“The bowler hat was a motif in the musical composition that was Sabina’s life. It returned again and again, each time with a different meaning, and all the meanings flowed through the bowler hat like water through a riverbed. I might call it Heraclitus’ (‘You can’t step twice into the same river’) riverbed: the bowler hat was a bed through which each time Sabina saw another river flow, another semantic river: each time the same object would give rise to a new meaning, though all former meanings would resonate (like an echo, like a parade of echoes) together with the new one. Each new experience would resound, each time enriching the harmony. The reason why Tomas and Sabina were touched by the sight of the bowler hat in a Zurich hotel and made love almost in tears was that its black presence was not merely a reminder of their love games buy also a memento of Sabina’s father and of her grandfather, who lived in a century without airplanes and cars.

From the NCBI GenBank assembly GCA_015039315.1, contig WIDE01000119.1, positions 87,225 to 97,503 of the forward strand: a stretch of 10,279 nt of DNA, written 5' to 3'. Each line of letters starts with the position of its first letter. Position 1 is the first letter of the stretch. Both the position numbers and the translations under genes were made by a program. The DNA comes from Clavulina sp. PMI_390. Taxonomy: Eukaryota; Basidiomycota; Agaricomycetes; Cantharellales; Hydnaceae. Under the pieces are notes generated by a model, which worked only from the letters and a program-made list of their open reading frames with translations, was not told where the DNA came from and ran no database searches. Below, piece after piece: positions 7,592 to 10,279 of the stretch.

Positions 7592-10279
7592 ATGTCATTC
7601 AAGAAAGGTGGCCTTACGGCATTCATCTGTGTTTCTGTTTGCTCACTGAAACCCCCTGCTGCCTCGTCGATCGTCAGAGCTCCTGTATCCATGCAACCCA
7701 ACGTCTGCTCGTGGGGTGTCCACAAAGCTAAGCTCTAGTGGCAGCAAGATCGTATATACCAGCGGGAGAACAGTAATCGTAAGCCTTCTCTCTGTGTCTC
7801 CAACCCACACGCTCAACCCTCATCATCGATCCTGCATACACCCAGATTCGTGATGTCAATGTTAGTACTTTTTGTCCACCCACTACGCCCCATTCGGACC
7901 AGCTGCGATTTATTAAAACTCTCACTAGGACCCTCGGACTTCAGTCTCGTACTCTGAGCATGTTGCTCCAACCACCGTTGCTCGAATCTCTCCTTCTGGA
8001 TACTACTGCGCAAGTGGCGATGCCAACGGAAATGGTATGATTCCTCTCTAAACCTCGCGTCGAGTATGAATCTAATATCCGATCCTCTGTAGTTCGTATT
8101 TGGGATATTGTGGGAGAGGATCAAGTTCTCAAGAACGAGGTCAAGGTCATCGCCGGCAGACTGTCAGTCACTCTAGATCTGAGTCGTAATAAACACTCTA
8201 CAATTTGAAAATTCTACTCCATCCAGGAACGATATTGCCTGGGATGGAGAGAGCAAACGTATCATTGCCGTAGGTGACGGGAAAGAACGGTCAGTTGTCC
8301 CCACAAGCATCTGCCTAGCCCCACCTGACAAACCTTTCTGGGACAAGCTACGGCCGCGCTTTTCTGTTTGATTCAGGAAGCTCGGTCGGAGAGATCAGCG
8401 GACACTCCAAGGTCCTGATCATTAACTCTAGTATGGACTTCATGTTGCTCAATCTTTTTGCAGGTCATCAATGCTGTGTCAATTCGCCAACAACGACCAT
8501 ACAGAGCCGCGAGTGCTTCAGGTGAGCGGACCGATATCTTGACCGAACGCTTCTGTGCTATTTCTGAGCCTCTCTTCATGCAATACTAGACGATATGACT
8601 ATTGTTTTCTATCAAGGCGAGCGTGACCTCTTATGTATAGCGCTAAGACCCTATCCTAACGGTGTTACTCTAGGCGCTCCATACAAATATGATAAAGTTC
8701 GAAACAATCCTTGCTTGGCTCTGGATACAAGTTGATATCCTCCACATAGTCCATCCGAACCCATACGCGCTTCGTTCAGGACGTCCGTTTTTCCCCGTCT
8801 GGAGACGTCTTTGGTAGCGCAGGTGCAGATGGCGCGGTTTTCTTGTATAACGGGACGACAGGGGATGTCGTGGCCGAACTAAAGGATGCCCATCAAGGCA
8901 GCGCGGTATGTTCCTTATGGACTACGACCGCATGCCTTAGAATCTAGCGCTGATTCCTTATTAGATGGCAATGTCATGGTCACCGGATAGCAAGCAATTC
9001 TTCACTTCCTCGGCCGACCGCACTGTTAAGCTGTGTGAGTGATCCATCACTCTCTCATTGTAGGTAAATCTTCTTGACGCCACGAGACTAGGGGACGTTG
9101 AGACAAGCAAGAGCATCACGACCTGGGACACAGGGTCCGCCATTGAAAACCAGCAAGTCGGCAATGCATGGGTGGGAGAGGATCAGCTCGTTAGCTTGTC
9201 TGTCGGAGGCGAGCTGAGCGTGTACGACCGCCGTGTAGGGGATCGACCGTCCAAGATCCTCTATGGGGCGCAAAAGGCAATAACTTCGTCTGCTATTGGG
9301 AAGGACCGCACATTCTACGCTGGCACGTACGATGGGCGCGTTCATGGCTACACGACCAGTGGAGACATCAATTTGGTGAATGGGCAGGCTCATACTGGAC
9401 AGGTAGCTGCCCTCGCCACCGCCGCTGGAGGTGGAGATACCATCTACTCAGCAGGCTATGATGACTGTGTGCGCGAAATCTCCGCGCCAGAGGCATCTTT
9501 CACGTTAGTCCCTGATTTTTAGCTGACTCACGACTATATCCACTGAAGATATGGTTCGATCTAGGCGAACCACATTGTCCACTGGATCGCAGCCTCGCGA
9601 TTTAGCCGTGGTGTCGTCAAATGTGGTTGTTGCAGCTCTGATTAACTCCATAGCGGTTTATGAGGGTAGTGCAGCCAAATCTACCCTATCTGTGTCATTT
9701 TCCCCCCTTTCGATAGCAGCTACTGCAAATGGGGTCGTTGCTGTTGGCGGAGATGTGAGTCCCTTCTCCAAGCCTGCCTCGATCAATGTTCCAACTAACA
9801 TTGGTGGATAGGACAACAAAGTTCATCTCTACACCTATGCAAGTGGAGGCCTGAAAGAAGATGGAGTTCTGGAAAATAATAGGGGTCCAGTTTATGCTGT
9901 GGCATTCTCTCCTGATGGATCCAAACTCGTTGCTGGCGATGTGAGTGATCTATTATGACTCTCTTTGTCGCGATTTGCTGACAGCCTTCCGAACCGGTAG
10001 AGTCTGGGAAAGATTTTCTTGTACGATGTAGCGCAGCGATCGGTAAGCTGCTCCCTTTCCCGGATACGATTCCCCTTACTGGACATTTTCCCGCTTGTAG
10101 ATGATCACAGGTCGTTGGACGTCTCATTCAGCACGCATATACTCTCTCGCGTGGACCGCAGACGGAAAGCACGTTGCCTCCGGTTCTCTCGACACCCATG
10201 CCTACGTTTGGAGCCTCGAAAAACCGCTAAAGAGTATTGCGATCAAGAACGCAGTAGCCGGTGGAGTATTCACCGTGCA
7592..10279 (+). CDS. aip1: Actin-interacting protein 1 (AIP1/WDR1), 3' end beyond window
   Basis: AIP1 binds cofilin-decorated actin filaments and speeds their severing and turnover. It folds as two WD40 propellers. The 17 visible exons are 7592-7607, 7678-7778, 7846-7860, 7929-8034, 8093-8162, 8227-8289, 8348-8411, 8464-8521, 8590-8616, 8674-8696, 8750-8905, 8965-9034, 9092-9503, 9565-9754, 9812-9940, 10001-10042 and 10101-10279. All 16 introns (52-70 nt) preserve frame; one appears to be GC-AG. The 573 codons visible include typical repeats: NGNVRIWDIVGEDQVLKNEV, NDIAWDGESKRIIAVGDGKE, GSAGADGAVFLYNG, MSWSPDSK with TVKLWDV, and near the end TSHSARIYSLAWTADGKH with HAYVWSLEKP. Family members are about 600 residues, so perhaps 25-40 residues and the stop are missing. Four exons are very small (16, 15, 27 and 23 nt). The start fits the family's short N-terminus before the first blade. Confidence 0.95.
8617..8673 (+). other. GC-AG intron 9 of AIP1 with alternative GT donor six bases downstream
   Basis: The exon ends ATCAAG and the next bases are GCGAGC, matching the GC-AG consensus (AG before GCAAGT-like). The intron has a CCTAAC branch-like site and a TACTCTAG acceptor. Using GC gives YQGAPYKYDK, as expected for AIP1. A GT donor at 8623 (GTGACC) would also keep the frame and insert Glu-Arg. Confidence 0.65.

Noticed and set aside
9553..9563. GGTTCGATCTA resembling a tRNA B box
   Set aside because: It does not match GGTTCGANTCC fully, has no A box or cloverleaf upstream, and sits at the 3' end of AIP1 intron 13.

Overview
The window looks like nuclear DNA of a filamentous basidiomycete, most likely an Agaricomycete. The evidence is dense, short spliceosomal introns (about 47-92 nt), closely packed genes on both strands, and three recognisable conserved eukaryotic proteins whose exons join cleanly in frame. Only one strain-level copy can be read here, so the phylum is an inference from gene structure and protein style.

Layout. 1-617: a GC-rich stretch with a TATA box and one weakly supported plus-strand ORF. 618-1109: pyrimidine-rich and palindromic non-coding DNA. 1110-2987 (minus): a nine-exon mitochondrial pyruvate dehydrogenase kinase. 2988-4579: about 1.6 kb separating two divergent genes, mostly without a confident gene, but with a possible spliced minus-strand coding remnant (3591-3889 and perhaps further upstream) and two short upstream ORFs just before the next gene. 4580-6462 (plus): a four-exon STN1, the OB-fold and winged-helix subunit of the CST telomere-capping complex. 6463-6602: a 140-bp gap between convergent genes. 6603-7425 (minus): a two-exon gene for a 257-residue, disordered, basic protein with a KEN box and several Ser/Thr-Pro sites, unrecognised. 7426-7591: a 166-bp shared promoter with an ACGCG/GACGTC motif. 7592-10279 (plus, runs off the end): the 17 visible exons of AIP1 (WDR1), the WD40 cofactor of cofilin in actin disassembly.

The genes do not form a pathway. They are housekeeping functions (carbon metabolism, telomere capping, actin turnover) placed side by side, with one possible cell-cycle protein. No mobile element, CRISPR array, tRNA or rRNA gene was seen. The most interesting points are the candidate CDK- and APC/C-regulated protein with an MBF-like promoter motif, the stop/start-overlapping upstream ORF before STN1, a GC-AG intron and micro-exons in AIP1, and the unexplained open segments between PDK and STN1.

Now, perhaps, we are in a better position to understand the abyss seperating Sabina and Franz: he listened eagerly to the story of her life and she was equally eager to hear the story of his, but although they had a clear understanding of the logical meaning of the words they exchanged, they failed to hear the semantic susurrus of the river flowing through them.
And so when she put on the bowler hat in his presence, Franz felt uncomfortable, as if someone had spoken to him in a language he did not know. It was neither obscene nor sentimental, merely an incomprehensible gesture. What made him feel uncomfortable was its very lack of meaning.
While people are fairly young and the musical composition of their lives is still in its opening bars, they can go about writing it together and exchange motifs (the way Tomas and Sabina exchanged the motif of the bowler hat), but if they meet when they are older, like Franz and Sabina, their musical compositions are more or less complete, and every motif, every object, every word means something different to each of them.”
- Milan Kundera, The Unbearable Lightness of Being, Part Three Chapter Two.
· · ·
If you enjoyed this post, please join my mailing list